Steal The North by Heather Brittain Bergstrom
[S]teal the North is a love story. At its heart is a teenage protagonist, Emmy, who falls for her Native American neighbor while visiting her aunt Bethany, a member of a fundamentalist church in eastern Washington. What keeps this novel from venturing into canned romance novel territory or trite YA fare, a Romeo and Juliet on the reservation? Bergstrom’s novel unfolds through a series of point of view-switching chapters, alternating in voice and perspective between Emmy and her mother, Bethany and her husband, and Emmy’s love interest, Reuben.
Steal the North begins in California’s Sacramento Valley. Before the events in the novel, Emmy’s mother, Kate, escapes difficult circumstances as a young single mother in her fundamentalist church, but it means leaving her sister behind to raise her daughter alone in California. Now Emmy is a petulant teenager, striking out against her college professor mother’s attempts to keep her close while still exposing her to a wide range of ideas—in the controlled safety of books. Emmy is chafing against her mother’s fear-based rules and looking for a way to define herself—often in the arms of a poorly-chosen male companion. “If mom had any idea about Connor,” she says, “especially what he’d just had me do in his bedroom, she would be dumbfounded and probably repulsed. She thought I was still a virgin and encouraged me to remain so until college.” In many ways, this is a novel of misunderstanding. Kate’s encouragement comes from the mistakes that brought her to California in the first place and from not wanting Emmy to repeat them. Assumptions continue to be made on all sides.
Enter Aunt Bethany, who has been out of touch with Kate since she left the church and the state of Washington. Bethany calls looking for Kate and Emmy as a last resort; she’s lost many babies to miscarriage, and she wants Emmy to come stay with her and be a part of a blessing ceremony. She needs a virgin for this ceremony and Emmy fits the bill. Emmy packs her bags and heads to Washington for the summer. Her aunt and uncle’s entire way of life as poor Baptist fundamentalists is foreign. Though she and Kate have lived modestly, Bethany and Matt live in even sparser accommodations:
Mom had cautioned that Beth’s trailer might seem suffocating to me, even with the air conditioning, which she said would run 24/7 […] because of cheap electricity from Grand Coulee Dam. Mom couldn’t believe, after all these years, that Beth and Matt still lived in the same singlewide trailer. Didn’t we live in the same apartment?
Bergstrom’s descriptions of the economically disadvantaged areas of Washington where Emmy goes to live are respectful, though, as are her descriptions of the fundamentalist faith community and life on the reservation. Though the plot devices that bring Emmy, Bethany and Reuben together are simple, Bergstrom writes of each place—Sacramento, the remote areas of Washington where the aunt and uncle live, the Native American reservation where Reuben takes Emmy—with acuteness of detail that makes each place a compelling part of the story.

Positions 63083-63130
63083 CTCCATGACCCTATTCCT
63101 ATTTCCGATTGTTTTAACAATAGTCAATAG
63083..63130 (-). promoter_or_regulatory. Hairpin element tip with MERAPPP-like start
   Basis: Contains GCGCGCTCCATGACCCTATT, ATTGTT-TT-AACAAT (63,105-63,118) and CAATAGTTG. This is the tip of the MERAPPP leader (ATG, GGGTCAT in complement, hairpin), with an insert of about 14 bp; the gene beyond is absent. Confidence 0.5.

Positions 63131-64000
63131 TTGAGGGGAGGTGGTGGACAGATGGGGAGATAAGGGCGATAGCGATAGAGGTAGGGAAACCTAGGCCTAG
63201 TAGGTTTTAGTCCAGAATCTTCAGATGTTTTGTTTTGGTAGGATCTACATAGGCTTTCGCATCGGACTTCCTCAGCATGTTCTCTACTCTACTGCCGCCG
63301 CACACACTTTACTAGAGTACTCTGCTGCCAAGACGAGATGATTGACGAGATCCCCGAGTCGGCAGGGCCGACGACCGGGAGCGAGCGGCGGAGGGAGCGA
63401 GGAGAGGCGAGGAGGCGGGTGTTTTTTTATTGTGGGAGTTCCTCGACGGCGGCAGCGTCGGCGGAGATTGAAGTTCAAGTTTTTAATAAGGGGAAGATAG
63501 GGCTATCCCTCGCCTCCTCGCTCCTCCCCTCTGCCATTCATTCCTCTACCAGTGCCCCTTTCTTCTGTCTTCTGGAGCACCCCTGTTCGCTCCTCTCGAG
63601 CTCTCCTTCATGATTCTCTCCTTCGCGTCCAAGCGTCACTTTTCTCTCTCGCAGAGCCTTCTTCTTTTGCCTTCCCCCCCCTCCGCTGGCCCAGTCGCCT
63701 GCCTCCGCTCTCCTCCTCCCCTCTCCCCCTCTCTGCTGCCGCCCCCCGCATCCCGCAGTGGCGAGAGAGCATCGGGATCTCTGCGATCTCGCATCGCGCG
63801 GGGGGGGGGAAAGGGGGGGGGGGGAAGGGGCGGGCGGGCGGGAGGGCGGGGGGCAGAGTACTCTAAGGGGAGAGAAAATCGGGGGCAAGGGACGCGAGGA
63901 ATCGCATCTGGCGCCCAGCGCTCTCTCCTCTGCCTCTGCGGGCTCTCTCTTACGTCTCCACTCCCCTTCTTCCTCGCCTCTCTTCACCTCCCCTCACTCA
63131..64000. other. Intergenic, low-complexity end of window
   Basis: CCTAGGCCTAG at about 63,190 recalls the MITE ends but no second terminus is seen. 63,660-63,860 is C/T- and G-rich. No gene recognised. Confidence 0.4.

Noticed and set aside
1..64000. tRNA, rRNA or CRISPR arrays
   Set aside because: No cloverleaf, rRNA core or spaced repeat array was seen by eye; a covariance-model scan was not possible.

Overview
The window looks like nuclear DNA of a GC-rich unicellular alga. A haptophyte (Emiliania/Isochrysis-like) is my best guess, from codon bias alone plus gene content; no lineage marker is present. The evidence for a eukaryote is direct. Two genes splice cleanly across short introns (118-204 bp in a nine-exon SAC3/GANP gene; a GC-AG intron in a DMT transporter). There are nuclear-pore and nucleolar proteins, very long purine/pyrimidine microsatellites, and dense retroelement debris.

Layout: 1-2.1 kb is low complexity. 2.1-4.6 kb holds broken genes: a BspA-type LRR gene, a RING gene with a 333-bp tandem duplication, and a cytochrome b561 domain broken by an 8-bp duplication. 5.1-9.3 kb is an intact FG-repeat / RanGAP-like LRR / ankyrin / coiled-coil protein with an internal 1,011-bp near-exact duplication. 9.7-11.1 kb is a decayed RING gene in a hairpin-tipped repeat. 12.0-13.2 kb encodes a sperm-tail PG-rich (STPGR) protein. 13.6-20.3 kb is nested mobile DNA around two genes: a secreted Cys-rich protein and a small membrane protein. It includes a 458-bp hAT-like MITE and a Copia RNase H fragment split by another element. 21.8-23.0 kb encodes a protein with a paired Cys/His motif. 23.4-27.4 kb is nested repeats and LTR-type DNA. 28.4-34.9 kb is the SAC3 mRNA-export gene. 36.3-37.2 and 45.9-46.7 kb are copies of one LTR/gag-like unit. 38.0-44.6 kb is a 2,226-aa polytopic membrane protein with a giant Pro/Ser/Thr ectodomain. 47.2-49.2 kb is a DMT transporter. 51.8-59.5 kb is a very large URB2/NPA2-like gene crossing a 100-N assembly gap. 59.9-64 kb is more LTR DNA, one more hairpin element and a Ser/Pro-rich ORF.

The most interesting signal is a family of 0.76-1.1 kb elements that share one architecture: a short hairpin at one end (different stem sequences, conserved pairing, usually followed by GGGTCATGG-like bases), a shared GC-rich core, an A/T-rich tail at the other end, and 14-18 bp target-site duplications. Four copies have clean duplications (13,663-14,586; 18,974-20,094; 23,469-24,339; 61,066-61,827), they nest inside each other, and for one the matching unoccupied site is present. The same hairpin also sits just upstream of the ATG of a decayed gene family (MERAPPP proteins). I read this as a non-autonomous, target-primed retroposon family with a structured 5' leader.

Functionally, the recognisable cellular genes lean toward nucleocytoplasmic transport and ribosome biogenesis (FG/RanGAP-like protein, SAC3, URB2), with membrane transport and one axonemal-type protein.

Grand Coulee Dam
Regret plays heavily into Steal the North, as each of the characters seem to be trying to atone for choices made in the past. Even for Emmy, at sixteen, who would seem to be too young to have made enough mistakes to account for any important level of guilt. She, as many teenagers, struggles with an internal sense of obligation about telling the truth and living up to the image that others have of her. Each character in North believes in carrying the weight of his or her sin, even if he or she isn’t religious. Emmy’s father, too, whose role in the story is largely away from the central action of the plot, expresses regret and a sense of wanting to atone for the past. This is a world where secrets matter and where there is a sense that one is always making up for something. It is not until near the end of the story when family tragedy forces secrets into the open that Kate and Emmy really have to confront the truth they’ve each been hiding. When they do, Bergstrom handles their dialogue with aplomb. This conversation spills out onto the dusty road, and Kate and Reuben also come to terms with each other about what they each think is best for Emmy’s future.
“I worked hard to get Emmy and me out of here,” [Kate] says. “Away from poverty and the church and rednecks.”
“That’s not all there is here.”
“No. There’s you.”
“Yes, I’m here. My people have been here a long time.”
“Your people are suffering.”
Different kinds of love all feature in this story: parent-child, sisterly love, and romantic love in long marriages, adult dating relationships and teenage romance. Characters in the Washington area feel a tie to the land that isn’t present in the Sacramento part of the story, as though the Native American lands possess more of a draw and have more of a hold on each individual. Heather Brittain Bergstrom’s Steal the North is about the guilty burdens we carry, but also the way we allow each other to speak the truth so we can set that guilt down. Too often we wait until it’s too late to say what we need to say. This novel makes a case for pausing to talk things through; sometimes the guilt we carry is heavier than it needs to be.
Heather Scott Partington’s writing has appeared at The Los Angeles Review of Books, The Rumpus, Bookslut, and The Nervous Breakdown. She teaches high school English in Elk Grove, California, and holds an MFA in Fiction from UC Riverside.